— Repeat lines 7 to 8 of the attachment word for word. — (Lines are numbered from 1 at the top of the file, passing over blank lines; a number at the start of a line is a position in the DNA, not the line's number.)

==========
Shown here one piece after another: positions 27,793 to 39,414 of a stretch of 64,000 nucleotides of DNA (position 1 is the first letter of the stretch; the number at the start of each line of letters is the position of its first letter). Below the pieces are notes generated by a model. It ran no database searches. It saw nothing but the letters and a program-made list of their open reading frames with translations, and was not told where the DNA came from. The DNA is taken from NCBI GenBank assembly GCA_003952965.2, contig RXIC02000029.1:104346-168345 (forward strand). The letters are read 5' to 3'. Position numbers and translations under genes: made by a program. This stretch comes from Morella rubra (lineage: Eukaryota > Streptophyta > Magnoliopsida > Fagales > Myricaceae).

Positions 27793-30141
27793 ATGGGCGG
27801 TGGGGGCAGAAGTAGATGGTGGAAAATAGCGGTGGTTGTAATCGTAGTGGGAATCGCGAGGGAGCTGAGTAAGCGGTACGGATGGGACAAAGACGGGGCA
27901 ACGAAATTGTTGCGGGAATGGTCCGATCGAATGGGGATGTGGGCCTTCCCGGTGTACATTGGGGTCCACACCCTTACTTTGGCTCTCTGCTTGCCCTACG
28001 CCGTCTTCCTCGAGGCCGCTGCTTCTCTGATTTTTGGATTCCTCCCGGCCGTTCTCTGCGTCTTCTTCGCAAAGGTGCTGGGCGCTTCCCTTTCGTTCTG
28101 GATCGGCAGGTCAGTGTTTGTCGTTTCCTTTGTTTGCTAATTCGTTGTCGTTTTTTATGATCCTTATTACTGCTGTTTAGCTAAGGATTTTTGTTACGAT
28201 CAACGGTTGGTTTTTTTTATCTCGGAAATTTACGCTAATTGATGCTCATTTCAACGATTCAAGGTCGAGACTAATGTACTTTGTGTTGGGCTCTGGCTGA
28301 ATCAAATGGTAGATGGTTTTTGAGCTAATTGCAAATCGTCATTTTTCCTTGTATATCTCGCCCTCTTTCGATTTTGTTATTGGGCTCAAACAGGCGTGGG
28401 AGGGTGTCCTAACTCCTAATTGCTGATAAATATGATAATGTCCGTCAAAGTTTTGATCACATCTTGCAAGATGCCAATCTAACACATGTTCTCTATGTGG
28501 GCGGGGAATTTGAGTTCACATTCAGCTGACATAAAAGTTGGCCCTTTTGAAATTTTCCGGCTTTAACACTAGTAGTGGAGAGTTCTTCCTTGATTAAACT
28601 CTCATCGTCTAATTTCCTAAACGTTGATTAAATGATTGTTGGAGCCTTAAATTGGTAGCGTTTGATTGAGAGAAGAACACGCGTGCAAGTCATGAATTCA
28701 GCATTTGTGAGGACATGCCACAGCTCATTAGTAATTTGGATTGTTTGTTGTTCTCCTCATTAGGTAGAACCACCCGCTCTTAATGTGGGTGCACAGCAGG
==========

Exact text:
28101 GATCGGCAGGTCAGTGTTTGTCGTTTCCTTTGTTTGCTAATTCGTTGTCGTTTTTTATGATCCTTATTACTGCTGTTTAGCTAAGGATTTTTGTTACGAT
28201 CAACGGTTGGTTTTTTTTATCTCGGAAATTTACGCTAATTGATGCTCATTTCAACGATTCAAGGTCGAGACTAATGTACTTTGTGTTGGGCTCTGGCTGA